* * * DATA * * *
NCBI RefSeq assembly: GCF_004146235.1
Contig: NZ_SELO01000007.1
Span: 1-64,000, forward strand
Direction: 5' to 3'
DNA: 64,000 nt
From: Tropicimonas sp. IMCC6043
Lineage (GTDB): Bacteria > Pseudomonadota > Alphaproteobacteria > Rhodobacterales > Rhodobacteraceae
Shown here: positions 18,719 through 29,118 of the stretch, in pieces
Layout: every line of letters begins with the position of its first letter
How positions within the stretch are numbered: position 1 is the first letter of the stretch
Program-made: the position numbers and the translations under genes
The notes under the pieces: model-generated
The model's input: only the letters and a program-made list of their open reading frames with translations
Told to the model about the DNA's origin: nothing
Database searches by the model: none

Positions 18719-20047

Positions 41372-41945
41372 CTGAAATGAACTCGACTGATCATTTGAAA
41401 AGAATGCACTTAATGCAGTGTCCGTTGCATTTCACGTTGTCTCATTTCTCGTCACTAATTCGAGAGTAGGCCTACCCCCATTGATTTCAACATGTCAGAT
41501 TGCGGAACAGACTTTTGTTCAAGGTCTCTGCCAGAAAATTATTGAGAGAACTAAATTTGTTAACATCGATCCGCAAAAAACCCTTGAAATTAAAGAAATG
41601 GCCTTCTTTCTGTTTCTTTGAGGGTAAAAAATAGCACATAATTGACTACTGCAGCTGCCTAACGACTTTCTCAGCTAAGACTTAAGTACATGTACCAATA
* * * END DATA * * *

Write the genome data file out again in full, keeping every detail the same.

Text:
NCBI RefSeq assembly: GCF_004146235.1
Contig: NZ_SELO01000007.1
Span: 1-64,000, forward strand
Direction: 5' to 3'
DNA: 64,000 nt
From: Tropicimonas sp. IMCC6043
Lineage (GTDB): Bacteria > Pseudomonadota > Alphaproteobacteria > Rhodobacterales > Rhodobacteraceae
Shown here: positions 18,719 through 29,118 of the stretch, in pieces
Layout: every line of letters begins with the position of its first letter
How positions within the stretch are numbered: position 1 is the first letter of the stretch
Program-made: the position numbers and the translations under genes
The notes under the pieces: model-generated
The model's input: only the letters and a program-made list of their open reading frames with translations
Told to the model about the DNA's origin: nothing
Database searches by the model: none

Positions 18719-20047

Positions 41372-41945
41372 CTGAAATGAACTCGACTGATCATTTGAAA
41401 AGAATGCACTTAATGCAGTGTCCGTTGCATTTCACGTTGTCTCATTTCTCGTCACTAATTCGAGAGTAGGCCTACCCCCATTGATTTCAACATGTCAGAT
41501 TGCGGAACAGACTTTTGTTCAAGGTCTCTGCCAGAAAATTATTGAGAGAACTAAATTTGTTAACATCGATCCGCAAAAAACCCTTGAAATTAAAGAAATG
41601 GCCTTCTTTCTGTTTCTTTGAGGGTAAAAAATAGCACATAATTGACTACTGCAGCTGCCTAACGACTTTCTCAGCTAAGACTTAAGTACATGTACCAATA